At the intersection of two industries: Finance and technology
During a Fort Nynja webinar about digital banking, the definition of fintechs and techfins came up. Yao Jing from OneConnect drew the distinction between financial service institutions that use technology, and technology companies that offer financial services. The difference is in their backgrounds and focus.
To give an example, Yao Jing said, “Some of (banks) even spin off companies to do digital. My company spun out of PingAn Group, (which has) an insurance company and is also one of the biggest banks in China. So, a company like ours has more financial services (FS) in our DNA. So fintech is a better word to describe us.”
But besides these there are also the Big Tech companies, that offer financial services. Big technology firms like Alibaba, Facebook, Amazon, Google and so on, are the main examples of technology giants that have started to offer financial services as well, including payments, remittance, money management, insurance and lending. These companies can be broadly categorised as social networks, e-commerce platforms and search engines. These are online multi-sided platforms (MSPs) that enable and generate more direct interactions between two or more groups of users.
According to the Bank of International Settlements (BIS), the entry of these large tech firms into financial services hold the promise of efficiency gains and can enhance financial inclusion, among other things.
Also, fintechs are identified as companies set up to operate primarily in financial services. Big tech on the other hand, offer financial services as part of a much wider offering.
The data-network-activities loop
A BIS report by Economic Adviser and Head of Research, Hyun Song Shin, outlined how the business model of these tech companies, leads to a data-network-activities loop.
Simply put, big tech enables direct interaction among their users, which leads to a lot of user data being generated. This generated data leads to a range of services that “exploit natural network effects”. These services cause yet even more user data to be generated.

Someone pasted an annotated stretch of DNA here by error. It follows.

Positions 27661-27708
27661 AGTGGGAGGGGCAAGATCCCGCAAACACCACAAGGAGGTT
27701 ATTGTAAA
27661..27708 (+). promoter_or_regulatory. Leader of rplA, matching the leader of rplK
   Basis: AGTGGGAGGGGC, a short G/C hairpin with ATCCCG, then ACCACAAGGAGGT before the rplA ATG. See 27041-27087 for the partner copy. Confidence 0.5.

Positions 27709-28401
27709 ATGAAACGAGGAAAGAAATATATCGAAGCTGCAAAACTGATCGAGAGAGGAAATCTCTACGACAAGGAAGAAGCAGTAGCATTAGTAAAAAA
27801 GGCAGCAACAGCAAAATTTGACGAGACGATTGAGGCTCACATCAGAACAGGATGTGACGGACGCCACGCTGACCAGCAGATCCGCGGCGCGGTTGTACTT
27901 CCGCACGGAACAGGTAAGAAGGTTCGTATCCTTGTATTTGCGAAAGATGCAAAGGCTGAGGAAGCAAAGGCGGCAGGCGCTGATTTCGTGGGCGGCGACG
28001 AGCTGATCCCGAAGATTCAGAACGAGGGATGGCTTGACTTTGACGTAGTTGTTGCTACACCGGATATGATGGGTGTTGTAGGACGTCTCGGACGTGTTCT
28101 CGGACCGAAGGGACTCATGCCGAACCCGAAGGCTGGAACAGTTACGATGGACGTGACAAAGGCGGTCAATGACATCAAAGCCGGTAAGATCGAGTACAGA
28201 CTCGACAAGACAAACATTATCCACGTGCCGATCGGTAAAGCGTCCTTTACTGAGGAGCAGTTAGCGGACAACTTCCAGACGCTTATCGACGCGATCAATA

Above all, big techs have low-cost structure businesses that can easily scale. They can also leverage big data and analysis of their network of users to assess more easily the riskiness of their financial services users, as well as monitor their activity for ‘clues’ to a borrower’s repayment ability.
Hyun said, “Given their size and customer reach, big techs’ entry into finance has the potential to spark rapid change in the industry.”
But there are real risks to competition and data privacy as well which is where the report recommends public policy has to play its role.
The report goes, “Public policy needs to build on a more comprehensive approach that draws on financial regulation, competition policy and data privacy regulation.
“The aim should be to respond to big techs’ entry into financial services so as to benefit from the gains while limiting the risks. As the operations of big techs straddle regulatory perimeters and geographical borders, coordination among authorities – national and international – is crucial.”
Should regulators foster new firms’ entry into the banking industry by operating a liberal policy on issuing banking licenses, or should regulators restrict new entry by maintaining strict licensing requirements for new entrants?
One approach encourages new company entry as it fosters competition and reduces the incumbent’s market power, while the latter prizes financial stability and prudence, hence encourages less competition.
No matter which approach regulators decide to adopt and to what extent, Hyun’s BIS report points out that coordination among authorities is crucial, at both the international and national level.
“The mandates and practices of the three different national authorities – competition authorities, financial regulators and data protection supervisors – may not always be compatible. Financial regulators focus on the specifics of the financial sector, whereas competition and data privacy laws often impose general standards that apply to a wide range of businesses,” Hyun said.
He concluded that as digital economies expand across geographical borders, there is need for international coordination of rules and standards.